Brokenshire ‘job swap’ with Michael Gove

Communities Secretary and environment secretary tipped to swap jobs amid speculation over beefed up house building role for MHCLG.

James_Brokenshire_2015

James Brokenshire and Michael Gove are tipped to swap jobs with MHCLG pitched to beef-up house building as a priority.

Gove gets the nod from Westminster insiders with a Johnson government banking on his reforming zeal to overhaul the housing crisis.

Brokenshire, who today (July 22) announced new eco-principles for housebuilders, is seen as a safe of hands to hold a brief like environment.

And MHCLG may have to do without current housing minister Kit Malthouse who’s in the frame for a cabinet job, possibly International Trade Secretary.

Malthouse was close to Johnson as a Deputy Mayor of London and won plaudits for his ‘Malthouse Compromise’ bid to end the Brexit impasse.

Meantime, May loyalist Brokenshire goes on, getting two policy pitches in.

The new Community Framework sets out how his successor will lead on work with local and national partners such as businesses, faith institutions, councils and volunteer groups to help build “stronger, more empowered and integrated communities” across England.

With house building the priority, a second plan protects wildlife from the boom, setting out expectations of developers to preserve specific species.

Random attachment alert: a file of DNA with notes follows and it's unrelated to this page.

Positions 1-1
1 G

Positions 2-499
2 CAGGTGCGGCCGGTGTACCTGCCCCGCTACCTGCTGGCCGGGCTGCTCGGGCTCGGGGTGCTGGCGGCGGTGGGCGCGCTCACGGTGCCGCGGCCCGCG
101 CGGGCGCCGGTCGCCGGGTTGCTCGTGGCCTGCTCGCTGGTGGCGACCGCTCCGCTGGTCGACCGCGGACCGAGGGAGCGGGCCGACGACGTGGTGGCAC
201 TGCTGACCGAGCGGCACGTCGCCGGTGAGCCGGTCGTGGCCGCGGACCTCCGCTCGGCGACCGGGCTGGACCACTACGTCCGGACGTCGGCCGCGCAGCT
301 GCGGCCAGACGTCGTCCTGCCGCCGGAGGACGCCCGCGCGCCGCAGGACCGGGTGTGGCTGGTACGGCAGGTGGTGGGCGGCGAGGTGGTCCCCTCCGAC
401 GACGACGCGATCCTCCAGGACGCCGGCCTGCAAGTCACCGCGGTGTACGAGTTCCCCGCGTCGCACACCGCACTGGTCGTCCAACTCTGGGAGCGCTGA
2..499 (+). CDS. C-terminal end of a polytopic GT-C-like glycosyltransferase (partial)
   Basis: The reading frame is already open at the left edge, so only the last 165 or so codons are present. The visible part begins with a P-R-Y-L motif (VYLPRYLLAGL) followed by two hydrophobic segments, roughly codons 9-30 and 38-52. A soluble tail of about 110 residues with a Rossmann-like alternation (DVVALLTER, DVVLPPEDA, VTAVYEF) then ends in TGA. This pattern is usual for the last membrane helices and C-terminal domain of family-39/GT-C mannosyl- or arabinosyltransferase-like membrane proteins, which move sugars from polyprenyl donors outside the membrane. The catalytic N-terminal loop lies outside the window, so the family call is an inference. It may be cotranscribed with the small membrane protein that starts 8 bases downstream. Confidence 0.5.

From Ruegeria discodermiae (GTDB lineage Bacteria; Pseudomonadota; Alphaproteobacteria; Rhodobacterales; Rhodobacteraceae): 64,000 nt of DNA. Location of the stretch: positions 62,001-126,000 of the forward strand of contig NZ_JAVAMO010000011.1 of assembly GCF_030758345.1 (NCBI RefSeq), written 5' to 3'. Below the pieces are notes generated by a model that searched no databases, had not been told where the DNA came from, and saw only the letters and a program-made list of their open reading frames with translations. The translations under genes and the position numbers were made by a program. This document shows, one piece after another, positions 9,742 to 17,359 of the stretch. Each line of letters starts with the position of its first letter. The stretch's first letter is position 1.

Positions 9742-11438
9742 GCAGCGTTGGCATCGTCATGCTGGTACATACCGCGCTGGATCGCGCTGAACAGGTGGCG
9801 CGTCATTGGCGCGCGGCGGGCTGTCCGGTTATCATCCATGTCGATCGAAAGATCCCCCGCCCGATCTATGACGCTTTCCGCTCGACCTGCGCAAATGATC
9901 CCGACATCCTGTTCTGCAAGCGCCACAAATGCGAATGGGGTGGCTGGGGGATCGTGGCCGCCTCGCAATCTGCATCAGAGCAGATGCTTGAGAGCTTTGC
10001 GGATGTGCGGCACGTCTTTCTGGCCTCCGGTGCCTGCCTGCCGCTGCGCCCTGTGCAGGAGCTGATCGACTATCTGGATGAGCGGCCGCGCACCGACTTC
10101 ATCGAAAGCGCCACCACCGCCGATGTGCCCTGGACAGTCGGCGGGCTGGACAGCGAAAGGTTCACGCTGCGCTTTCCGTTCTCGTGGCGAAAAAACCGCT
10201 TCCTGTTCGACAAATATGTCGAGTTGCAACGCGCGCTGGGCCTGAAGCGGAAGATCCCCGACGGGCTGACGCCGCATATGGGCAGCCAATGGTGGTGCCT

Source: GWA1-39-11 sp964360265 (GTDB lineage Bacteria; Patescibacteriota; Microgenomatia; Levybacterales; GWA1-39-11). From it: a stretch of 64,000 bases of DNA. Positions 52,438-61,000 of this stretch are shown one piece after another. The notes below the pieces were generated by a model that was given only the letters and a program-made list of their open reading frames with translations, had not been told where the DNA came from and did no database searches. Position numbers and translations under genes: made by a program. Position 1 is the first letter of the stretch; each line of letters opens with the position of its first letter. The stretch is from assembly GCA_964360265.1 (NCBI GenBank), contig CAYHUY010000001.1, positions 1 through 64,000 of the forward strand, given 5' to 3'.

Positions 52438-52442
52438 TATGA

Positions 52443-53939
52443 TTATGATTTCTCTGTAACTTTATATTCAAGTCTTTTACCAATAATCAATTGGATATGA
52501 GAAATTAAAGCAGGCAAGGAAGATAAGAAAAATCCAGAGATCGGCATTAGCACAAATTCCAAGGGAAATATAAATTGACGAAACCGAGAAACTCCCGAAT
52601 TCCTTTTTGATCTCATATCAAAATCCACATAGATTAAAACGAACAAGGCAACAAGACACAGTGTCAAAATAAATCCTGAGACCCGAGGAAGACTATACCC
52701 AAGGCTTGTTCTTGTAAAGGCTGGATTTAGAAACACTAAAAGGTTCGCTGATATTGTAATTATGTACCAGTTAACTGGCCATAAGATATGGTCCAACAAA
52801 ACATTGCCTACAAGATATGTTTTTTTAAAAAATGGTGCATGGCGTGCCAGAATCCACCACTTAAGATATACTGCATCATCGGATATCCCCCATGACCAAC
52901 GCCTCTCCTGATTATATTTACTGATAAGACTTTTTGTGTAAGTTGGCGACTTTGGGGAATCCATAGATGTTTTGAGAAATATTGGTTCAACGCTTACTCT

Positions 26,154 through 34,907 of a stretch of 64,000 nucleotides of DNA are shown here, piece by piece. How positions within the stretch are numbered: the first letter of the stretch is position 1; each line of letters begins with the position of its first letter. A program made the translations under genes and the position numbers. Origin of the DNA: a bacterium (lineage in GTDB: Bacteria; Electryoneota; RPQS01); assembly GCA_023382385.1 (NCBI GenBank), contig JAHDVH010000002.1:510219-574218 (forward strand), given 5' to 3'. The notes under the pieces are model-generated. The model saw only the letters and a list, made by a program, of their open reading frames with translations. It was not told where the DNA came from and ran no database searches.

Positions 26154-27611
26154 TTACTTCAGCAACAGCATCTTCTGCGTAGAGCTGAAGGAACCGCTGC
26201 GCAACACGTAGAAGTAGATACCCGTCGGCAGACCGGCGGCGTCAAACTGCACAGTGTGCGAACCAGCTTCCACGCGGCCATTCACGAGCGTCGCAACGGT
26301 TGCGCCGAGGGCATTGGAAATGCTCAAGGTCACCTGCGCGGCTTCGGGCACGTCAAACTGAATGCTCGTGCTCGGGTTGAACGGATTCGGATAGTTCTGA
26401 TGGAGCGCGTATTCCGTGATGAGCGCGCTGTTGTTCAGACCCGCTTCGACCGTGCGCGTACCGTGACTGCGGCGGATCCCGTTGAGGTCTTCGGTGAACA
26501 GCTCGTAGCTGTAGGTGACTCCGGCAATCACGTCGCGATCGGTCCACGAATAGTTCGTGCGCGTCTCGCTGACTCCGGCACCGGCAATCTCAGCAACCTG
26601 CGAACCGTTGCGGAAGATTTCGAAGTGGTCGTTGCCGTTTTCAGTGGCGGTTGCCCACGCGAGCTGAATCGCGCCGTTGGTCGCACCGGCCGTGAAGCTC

Amongst the principles of the Communities framework are:

  • Holding a ‘national conversation’ with communities post Brexit with an emphasis on what local and national government can do to support t communities to thrive
  • Establishing a series of Civic Deal pilots to test the principles of this Framework in local areas, by putting communities more in control of decisions and by strengthening local partnerships and civic infrastructure
  • Publishing a Communities White Paper to renew the government’s focus on building stronger communities across England

The key element of the wildlife plan is the long-term impact of developments on local ecosystems – during and after construction.

This includes greater emphasis on using innovative ways to allow nature to thrive, urging developers to plant more trees and green meadows – giving vital insects such as the British honey bee a safe haven to thrive.

The plan – published as guidance – builds on the government’s planning rulebook adopted last year, which set out the concept of environmental net gain, where developers have to ensure space for wildlife is provided in addition to the new homes they wish to build.

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